This blog series is born out of an idea from SIJ Editorial Advisory Board (EAB) member Steve Sandler, and it is open to any engineer who wants to record (brag, or otherwise complain) about an extreme measurement challenge. If you have an extreme measurement and want to ask the SIJ EAB for help getting started, you can ask your question here. But first, check out the below posts to see what others are doing!

Power Integrity

# Determining FPGA Dynamic Load Current

February 15, 2022

This extreme measurement example is from a DesignCon 2020 paper, titled “A Method for Dynamic Load Current Testing with a Benchtop Power Supply” [1].  My good friend and colleague, Heidi Barnes, from Keysight, performed the bulk of this seemingly impossible effort.  The goal was to determine the dynamic current of the FPGA by measuring the AC current in an external voltage regulator module (VRM) using a transformation of the PCB S-parameters and the simultaneous measurement of the AC voltages across the PDN.

While there are a few different challenges presented here, the first is that on the PCB there is not an accessible point to measure the VRM current.  Rather, an external DC-DC converter module was soldered to the PCB using wide copper foil to minimize the inductance of the connection.  Since most current probes are inductive, they would impact the measurement. So, a PEM Rogowski current probe was used, despite the noisy nature of this type of probe.  This external DC-DC converter and Rogowski probe setup is shown in Figure 1.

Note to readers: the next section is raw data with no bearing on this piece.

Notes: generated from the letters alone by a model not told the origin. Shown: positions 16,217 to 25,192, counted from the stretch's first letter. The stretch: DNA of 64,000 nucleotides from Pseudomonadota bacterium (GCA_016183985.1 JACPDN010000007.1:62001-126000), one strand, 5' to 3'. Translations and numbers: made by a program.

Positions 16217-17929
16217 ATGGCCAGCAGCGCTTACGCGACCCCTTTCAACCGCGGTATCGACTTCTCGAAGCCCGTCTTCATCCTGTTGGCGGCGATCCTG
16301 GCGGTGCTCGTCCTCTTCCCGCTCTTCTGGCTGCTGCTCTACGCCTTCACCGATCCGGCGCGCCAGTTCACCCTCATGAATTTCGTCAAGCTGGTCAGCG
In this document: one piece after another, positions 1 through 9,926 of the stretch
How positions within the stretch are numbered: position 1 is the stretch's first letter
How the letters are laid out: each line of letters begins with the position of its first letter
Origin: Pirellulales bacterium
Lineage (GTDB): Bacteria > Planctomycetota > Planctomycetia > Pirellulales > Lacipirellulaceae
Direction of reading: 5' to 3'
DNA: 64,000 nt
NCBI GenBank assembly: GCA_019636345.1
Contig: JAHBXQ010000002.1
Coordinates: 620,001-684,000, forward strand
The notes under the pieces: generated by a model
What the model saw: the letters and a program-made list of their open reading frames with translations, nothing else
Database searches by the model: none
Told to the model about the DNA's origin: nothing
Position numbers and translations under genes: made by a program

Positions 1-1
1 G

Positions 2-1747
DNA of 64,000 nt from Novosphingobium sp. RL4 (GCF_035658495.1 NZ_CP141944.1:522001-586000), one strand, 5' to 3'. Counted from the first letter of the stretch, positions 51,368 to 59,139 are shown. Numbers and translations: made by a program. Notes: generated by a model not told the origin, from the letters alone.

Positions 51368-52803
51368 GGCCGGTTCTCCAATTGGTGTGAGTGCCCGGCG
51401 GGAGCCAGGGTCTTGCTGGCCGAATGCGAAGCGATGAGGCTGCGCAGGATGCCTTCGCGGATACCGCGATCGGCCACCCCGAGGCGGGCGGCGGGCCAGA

Figure 1  The external VTM DC-DC converter module is seen, soldered to the PCB using wide copper foil and the Rogowski probe is soldered around the positive foil power lead.

Samples of the decoupling capacitors were measured and modeled and loaded into Keysight Pathwave ADS.  The S-parameters were extracted using the ADS PIPRO simulator, and a model of the setup was constructed, including a measurement of the inductance of the VRM at the PCB point of contact.

The recommendation to measure something you know first is applied here within the simulator.  A “known” FPGA dynamic current is applied to the PDN model, and then the resulting VRM and voltage data is used in a second simulation with the model to synthesize the dynamic current.  The synthesized result is compared directly with the applied dynamic current of the first simulation.  The comparison is shown in Figure 2.

Figure 2  A dynamic current is applied at the FPGA and the VRM data is used to synthesize the dynamic current that was applied.  The results show excellent correlation.

An added benefit is that by having the correlated methodology, additional details can be obtained, in this case one additional detail is a 30MHz package resonance, shown in Figure 3.

Figure 3 The resulting data and simulation reveal a 30MHz package resonance, shown here.

The resonance is confirmed by simultaneously toggling 400,000 flip-flop registers in the FPGA.  Toggling them at 30MHz results in an average VRM current of 2.5 Amps and toggling the same number of flip-flops at 200 MHz results in an average VRM current of 13.5 Amps. Despite the lower 30 MHz average current, the voltage and current ripple is larger than the voltage and current ripple at 200 MHz with the higher average current.  The results at 30 MHz and at 200 MHz are seen in Figure 4.

Figure 4 The excursion resulting from 400,000 flip-flops at 30MHz is larger than the result at 200MHz, despite the 200MHz result having a much higher average current.

This example was originally presented at DesignCon 2021.

References

[1] Heidi Barnes, Jack Carrel, Steven M. Sandler, A Method for Dynamic Load Current Testing with a Benchtop Power Supply, DesignCon 2020